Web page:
NEW YORK—Watching the Tibetan khata dance, the Sui dynasty court dancers, the scholars of the Orchid Pavilion, Michael Mongno felt like kicking his heels and gliding through the air himself.
“Just like the dancers,” he said after seeing Shen Yun Performing Arts at Lincoln Center on March 6. Mr. Mongno, a psychologist, attended the performance with Ms. Brooke Raymond, a librarian, and they felt the performance encompassed everything.
In bringing to life China’s 5,000 years, Ms. Raymond said the performance explored dance, art, history, spirituality, philosophy, religion, even the political climate of China today, and nature, and the “strength of the human mind.”
“I felt like it had it all,” she said.
The two had no idea what to expect before attending and were grateful to have seen it.
Ms. Raymond said the performance was visually stunning, and profound as well. There were scenes of heaven, and she remembered the image of a glowing Buddha. “I felt like that symbolizes enlightenment,” she added.
With the imagery in the digital backdrop and the numerous costumes, she felt like she “was in a dreamscape. It’s gorgeous.”
The elements all came together to tell stories, like “The Lady of the Moon,” a well known Chinese legend, which has had many retellings. The dancers would descend onto the stage from the moon via the backdrop in wonderful colors, she explained, and then they would escape back into another world.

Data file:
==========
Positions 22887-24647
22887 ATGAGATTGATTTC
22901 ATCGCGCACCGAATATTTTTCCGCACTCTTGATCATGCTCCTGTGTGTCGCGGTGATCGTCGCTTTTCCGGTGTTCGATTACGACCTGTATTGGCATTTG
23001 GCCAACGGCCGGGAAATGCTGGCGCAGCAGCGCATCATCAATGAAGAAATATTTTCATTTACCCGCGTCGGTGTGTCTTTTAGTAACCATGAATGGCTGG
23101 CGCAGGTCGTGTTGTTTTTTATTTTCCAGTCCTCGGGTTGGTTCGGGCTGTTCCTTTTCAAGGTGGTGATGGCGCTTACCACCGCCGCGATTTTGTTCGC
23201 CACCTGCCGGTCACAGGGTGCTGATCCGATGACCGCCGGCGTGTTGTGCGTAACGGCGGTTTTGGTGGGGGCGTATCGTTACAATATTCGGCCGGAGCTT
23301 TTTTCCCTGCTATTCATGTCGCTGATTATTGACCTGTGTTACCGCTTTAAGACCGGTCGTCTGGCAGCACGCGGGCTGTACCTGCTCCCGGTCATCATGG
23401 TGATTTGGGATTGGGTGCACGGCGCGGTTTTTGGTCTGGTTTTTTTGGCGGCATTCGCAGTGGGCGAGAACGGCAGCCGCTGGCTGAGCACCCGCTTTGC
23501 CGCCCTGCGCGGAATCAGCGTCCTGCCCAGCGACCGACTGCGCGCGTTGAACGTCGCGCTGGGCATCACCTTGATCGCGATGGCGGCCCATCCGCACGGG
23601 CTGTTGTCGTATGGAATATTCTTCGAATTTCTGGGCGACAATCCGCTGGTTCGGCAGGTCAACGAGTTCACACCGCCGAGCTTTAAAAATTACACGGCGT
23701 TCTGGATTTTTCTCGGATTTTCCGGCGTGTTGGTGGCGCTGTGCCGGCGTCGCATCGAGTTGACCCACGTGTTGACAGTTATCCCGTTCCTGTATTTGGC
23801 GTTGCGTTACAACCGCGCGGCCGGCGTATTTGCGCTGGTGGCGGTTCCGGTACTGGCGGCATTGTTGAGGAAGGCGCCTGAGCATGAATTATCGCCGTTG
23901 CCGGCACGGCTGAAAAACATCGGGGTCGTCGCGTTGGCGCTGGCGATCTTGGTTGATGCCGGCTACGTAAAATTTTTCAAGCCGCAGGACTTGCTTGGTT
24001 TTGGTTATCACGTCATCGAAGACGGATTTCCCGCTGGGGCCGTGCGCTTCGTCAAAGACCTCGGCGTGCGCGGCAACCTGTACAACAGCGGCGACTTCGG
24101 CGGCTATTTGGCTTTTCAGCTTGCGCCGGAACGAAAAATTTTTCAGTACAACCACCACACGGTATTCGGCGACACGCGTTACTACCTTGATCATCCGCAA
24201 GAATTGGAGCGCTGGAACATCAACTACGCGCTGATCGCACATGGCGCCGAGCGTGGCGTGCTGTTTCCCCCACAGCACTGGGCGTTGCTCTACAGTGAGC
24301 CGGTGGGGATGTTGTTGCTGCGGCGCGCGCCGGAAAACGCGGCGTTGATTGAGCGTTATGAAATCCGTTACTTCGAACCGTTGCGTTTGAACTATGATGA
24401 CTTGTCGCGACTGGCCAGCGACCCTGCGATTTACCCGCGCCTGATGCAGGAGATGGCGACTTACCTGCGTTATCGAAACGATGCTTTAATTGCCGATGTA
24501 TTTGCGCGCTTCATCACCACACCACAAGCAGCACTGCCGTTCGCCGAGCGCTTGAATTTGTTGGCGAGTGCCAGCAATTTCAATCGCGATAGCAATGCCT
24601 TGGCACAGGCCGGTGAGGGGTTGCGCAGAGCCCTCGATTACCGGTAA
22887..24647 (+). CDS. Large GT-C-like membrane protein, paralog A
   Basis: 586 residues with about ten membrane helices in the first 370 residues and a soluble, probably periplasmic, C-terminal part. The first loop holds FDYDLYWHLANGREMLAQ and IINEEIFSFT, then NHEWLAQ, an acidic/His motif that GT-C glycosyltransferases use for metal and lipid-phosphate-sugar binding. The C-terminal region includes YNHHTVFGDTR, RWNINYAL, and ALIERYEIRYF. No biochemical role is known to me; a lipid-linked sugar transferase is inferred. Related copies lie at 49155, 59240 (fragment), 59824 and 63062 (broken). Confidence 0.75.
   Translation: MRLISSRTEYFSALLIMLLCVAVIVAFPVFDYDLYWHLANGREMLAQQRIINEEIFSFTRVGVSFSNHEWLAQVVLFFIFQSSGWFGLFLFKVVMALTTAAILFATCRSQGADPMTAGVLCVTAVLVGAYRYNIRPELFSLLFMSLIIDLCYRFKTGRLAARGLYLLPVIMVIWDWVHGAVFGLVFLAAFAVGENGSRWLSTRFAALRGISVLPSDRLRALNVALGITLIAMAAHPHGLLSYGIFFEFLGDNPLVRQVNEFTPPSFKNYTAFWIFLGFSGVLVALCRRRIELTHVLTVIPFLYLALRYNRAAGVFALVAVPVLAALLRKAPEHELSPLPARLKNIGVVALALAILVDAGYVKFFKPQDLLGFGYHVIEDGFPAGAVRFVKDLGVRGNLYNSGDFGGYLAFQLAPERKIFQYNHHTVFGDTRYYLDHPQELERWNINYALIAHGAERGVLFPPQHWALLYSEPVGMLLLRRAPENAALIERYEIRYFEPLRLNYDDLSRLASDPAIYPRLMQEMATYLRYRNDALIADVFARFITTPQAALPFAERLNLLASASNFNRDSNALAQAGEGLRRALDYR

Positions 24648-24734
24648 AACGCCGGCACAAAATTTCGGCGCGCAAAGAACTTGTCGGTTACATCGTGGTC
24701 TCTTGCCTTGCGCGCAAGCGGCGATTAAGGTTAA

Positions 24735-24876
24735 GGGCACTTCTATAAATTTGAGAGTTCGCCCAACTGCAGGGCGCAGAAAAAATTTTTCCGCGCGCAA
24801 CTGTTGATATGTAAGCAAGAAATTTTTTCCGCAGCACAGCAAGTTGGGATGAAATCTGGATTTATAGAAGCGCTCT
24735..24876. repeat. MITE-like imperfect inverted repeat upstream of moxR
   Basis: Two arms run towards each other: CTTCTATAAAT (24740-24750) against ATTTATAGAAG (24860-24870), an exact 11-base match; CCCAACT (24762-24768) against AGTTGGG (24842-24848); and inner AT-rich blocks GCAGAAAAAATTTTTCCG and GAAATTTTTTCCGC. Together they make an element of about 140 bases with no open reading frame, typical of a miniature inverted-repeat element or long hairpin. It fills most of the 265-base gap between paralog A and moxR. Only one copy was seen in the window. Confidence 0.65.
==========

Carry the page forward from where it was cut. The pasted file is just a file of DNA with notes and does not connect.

Another dance took place above the waves and in the clouds, and another one under the sea.
“It was just so moving,” she said.
The performance had Mr. Mongno thinking about origins: “You think about where we come from.” He enjoyed the ancient Chinese belief that we all come from the divine, “and the purpose here on earth is to do good so we can return back to heaven, which is very inspired, and a wonderful philosophy.”
He saw this philosophy in a dance about Falun Gong practitioners, who practice truthfulness, compassion, and tolerance. The two were very moved by the portrayal of this spiritual meditation practice, and saddened that the faith is persecuted in China today.
The couple meditate themselves, Mr. Mongno explained. It “quiet[s] the mind and allows divine love and energy to flow through.”
He felt it unbelievable that this kind of meditative practice is outlawed there. “So we certainly support this,” he said.
Reporting by NTD Television and Catherine Yang
Epoch Times considers Shen Yun Performing Arts the significant cultural event of our time. We have proudly covered audience reactions since Shen Yun’s inception in 2006.